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Tuesday, April 26, 2011

Rookie Mistake

Ah, it was going to happen sooner or later. My inexperience as a superintendent would emerge in some unexpected form during my initial year in the role. That's not to say that I've been error free since I started in Green Island last July. I haven't been immune from miscalculations or acts of omission that could have been adjusted in retrospect. However, I almost missed an important time-line this year that was imposed by the state in 2002. It's another of the countless reports we are compelled to file.

Each district is required to electronically submit a State Property Tax Report Card that details data regarding the proposed budget for the school system. This information includes the amount expended the previous school year, the amount proposed for the upcoming school year, the percentage of change between the two totals, the proposed tax levy, the tax levy from the previous year, the difference between these last two figures, and the consumer price index for the recently concluded year. No matter how many budgets I constructed as a principal over the three decades I served as a building principal, I was never involved with this element of the process. It was a central office or superintendent function that I hadn't experienced.

Now, you can't generate the data necessary for this report until you have a school board meeting to formally arrive at the proposed operating budget. I hadn't scheduled such a meeting because I assumed that our public hearing on the budget, scheduled for Thursday, May 5th, was all that was needed to prepare the budget and subsequently present it to the public for their consideration during the twelve days between adoption of the investment plan and the actual vote on it - Tuesday, May 17th. I had periodically provided the board members with relevant information, updating them with each and every change or input we received from the state department of education involving state aid allocations. We've discussed factors influencing our budget at earlier board meetings in preparation for finalizing the budget. We were ready to present the recommended budget at our May 5th school board meeting. However, I didn't realize there was any such thing as a State Property Tax Report Card so I hadn't scheduled a board meeting until I ran into a superintendent of a nearby school district at a conference of school superintendents on April 14th. Fortunately, during a conversation we had on school budgets he mentioned the State Property Tax Report Card - and the April 23rd deadline date for submission.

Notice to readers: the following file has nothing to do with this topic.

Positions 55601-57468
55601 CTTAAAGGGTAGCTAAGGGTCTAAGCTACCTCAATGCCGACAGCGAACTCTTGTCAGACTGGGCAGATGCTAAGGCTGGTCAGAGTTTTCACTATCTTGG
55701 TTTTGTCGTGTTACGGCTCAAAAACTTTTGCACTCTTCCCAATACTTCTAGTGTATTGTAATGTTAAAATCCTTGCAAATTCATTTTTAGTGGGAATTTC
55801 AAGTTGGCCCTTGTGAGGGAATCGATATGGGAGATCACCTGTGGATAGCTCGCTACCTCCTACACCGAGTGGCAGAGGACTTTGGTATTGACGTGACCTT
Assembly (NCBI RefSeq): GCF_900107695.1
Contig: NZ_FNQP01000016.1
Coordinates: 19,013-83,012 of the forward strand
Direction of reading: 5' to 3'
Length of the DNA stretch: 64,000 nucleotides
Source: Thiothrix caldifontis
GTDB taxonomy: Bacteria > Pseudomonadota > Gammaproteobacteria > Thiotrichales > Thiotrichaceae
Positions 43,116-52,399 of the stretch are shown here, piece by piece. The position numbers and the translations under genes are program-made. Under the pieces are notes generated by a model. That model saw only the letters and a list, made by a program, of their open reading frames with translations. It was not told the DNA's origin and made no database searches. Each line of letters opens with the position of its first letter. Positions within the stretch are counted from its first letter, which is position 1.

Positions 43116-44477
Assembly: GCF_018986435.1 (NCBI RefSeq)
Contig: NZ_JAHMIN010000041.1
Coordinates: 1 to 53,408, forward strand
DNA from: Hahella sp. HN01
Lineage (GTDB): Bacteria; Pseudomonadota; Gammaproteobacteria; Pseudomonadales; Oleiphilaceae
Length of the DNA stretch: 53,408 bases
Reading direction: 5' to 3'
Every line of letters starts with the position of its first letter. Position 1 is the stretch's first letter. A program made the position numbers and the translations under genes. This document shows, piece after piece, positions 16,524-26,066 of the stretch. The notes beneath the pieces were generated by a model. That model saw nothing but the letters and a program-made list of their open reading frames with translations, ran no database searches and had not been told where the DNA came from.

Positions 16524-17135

As soon as I returned to the office following that meeting I immediately initiated the procedures and notification of a special meeting of the school board that would allow us to formally adopt an investment plan for the 2011/12 school year before the due date of filing the State Property Tax Report Card. We publicized the meeting in the local newspaper, distributed information through our School News Notifier that sends emails and phone calls to those who have signed up for the system, and we announced the meeting on our school district website. Beyond the oversight, the regret I had about the issue was the special meeting had to take place the following week, during spring break. I was worried that people would feel that we intentionally scheduled the special meeting during a school break to avoid or minimize discussion, since many people might be out of town on vacation. The possible public relations fallout of the short notice was a concern. I apologize to anyone who was not able to adjust their schedules in order to attend the meeting.

We held the meeting and conducted the exercise of reviewing projected expenditures and revenue in light of the current financial environment. We examined the instructional context of programs and practices. All of this, as we maintained our commitment to the district-wide goals we developed back in our Board Advance in August (Remain a small school with BIG ideas). We eventually produced the financial figures that were featured in yesterday's Blog entry - Walking The Tightrope.

I'm sure there will be other mistakes of omission, as opposed to commission, along the path of acquiring experience and expertise as a superintendent. Someone once explained to me that everyone makes mistakes, but successful people learn from their mistakes. This was another learning opportunity for me. There's an idiom associated with mistakes that suggests there are two types of mistakes, and they are both related to a boat. Some mistakes are like a hole in the boat above the waterline of the boat. It's not good, but it won't sink the ship. These mistakes are inconvenient and more readily fixed. The other type of mistake is like a hole beneath the waterline of the boat. Those mistakes are more difficult to repair and, depending on the size of the boat, the hole could sink the vessel.

This was a hole above the waterline. Our boat is still sailing - toward a critical May 17th vote on our annual operating budget.

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